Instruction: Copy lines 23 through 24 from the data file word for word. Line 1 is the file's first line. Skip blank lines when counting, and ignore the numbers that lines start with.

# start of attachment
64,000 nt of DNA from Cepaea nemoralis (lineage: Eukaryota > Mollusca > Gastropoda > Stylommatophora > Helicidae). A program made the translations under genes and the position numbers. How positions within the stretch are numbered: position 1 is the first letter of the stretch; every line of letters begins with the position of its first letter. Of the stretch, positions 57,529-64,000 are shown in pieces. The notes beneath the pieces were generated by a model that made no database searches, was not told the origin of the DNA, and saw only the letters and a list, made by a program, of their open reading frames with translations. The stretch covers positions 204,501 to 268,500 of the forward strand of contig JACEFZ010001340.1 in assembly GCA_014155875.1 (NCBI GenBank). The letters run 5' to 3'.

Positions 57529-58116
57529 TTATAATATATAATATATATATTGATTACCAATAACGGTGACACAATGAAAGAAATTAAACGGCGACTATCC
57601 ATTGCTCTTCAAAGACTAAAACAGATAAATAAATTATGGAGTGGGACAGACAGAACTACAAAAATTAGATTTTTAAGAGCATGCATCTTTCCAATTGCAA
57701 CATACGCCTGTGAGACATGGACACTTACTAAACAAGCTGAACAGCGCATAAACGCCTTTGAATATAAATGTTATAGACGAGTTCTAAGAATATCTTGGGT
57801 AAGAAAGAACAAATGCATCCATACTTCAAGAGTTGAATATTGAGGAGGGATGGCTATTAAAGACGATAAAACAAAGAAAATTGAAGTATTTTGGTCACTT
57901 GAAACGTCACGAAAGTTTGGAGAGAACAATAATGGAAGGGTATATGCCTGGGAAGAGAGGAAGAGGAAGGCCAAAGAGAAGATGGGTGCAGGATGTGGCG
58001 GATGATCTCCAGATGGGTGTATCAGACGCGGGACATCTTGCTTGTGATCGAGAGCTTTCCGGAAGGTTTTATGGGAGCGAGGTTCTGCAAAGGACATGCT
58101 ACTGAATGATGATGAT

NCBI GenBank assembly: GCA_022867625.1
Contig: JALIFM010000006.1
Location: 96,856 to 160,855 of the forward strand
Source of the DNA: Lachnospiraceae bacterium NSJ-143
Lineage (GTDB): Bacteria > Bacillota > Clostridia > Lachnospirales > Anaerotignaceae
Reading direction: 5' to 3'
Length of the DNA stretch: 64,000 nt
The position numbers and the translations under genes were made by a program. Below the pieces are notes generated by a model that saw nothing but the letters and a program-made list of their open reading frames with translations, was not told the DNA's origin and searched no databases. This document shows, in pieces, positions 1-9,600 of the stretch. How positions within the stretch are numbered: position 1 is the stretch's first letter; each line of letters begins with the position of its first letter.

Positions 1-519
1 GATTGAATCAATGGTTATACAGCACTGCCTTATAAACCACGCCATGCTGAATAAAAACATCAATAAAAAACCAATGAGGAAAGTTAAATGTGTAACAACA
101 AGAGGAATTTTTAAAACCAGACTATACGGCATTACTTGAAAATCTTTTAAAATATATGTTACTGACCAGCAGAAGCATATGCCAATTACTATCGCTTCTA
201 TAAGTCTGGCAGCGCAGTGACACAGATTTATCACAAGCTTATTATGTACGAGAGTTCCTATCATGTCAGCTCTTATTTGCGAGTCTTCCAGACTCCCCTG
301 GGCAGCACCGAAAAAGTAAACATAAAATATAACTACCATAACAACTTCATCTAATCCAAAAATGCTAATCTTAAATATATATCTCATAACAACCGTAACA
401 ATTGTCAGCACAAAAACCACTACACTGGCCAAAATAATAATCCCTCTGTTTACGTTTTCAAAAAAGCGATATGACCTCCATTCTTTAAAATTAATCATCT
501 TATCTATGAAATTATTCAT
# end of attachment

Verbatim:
401 ATTGTCAGCACAAAAACCACTACACTGGCCAAAATAATAATCCCTCTGTTTACGTTTTCAAAAAAGCGATATGACCTCCATTCTTTAAAATTAATCATCT
501 TATCTATGAAATTATTCAT